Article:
The University of Nevada, Reno School of Medicine is a community-based, research-intensive medical school that has served the state of Nevada for 50 years as its first public medical school. Since July 2011, Thomas L. Schwenk, M.D., has led the school's commitment to medical education, patient care, research and community engagement as vice president for Health Sciences and dean of the School of Medicine.
For the last three years, Dr. Schwenk has served as a member of the Governor's Graduate Medical Education Task Force, working to expand, develop and promote graduate medical education opportunities in Nevada.
Dr. Schwenk was elected to the Association of American Medical Colleges' Council of Deans Administrative Board in 2017. He has served as a mentor to three Council of Deans fellows. He is currently serving on the 25-member Vision for the Future Commission, sponsored by the American Board of Medical Specialties, a national commission charged with developing guiding principles and recommendations for continuing board certification.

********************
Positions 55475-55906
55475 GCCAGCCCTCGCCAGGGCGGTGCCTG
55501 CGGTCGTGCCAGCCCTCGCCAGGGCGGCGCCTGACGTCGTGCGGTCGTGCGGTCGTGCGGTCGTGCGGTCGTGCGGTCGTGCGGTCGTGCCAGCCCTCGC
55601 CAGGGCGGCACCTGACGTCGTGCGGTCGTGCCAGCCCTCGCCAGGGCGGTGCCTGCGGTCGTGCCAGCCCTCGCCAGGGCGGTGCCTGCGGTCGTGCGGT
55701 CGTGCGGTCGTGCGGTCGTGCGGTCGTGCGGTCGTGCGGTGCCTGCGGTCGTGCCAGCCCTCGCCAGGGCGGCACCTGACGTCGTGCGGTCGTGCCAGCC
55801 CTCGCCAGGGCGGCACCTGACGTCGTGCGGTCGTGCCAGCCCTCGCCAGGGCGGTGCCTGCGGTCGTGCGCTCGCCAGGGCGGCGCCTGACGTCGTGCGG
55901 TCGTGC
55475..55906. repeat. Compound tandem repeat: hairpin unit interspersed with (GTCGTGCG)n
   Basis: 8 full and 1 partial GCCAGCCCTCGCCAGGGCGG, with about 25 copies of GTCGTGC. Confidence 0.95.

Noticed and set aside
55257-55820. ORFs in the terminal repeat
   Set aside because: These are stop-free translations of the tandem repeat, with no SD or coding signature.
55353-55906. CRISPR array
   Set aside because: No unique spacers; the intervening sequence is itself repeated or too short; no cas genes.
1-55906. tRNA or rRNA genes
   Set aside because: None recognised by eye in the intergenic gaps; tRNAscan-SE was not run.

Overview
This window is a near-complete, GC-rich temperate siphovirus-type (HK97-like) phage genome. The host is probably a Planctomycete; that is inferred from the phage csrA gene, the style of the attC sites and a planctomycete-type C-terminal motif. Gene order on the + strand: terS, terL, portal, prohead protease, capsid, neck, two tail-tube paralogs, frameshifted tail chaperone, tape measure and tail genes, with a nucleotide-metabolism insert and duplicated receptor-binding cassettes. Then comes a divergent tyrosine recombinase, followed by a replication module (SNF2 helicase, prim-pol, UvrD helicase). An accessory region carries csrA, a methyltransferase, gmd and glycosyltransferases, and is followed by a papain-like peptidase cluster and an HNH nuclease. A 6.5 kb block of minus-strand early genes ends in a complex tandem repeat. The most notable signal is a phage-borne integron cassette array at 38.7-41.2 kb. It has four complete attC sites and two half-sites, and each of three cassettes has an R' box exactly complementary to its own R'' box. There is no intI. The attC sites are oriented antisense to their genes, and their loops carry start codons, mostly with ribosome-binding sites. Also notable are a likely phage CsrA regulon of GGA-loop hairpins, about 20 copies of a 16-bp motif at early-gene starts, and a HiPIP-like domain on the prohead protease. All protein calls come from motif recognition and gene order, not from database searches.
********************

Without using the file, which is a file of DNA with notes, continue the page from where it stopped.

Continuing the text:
Dr. Schwenk is board-certified in family medicine and sports medicine. He served on the Board of Directors of the American Board of Family Medicine from 2000-2005. He was elected to the National Academy of Medicine in 2002, and is a member of Alpha Omega Alpha.
Since 1994, Dr. Schwenk has written and edited for Journal Watch, a publication of the Massachusetts Medical Society and the New England Journal of Medicine; he has served as the publication's deputy editor since 2010.
Dr. Schwenk's most recent research focuses on depression and mental illness in medical students, residents and physicians. He has co-authored over 160 publications, and has consulted in various capacities for over 50 medical schools and teaching hospitals.
Dr. Schwenk earned his B.S. in chemical engineering and M.D. from the University of Michigan. Following residency training in family medicine at the University of Utah, he practiced in rural Utah and served on the University of Utah faculty. Dr. Schwenk returned to Michigan as chair of the Department of Family Medicine for 25 years, ultimately obtaining emeritus faculty status as a professor of family medicine.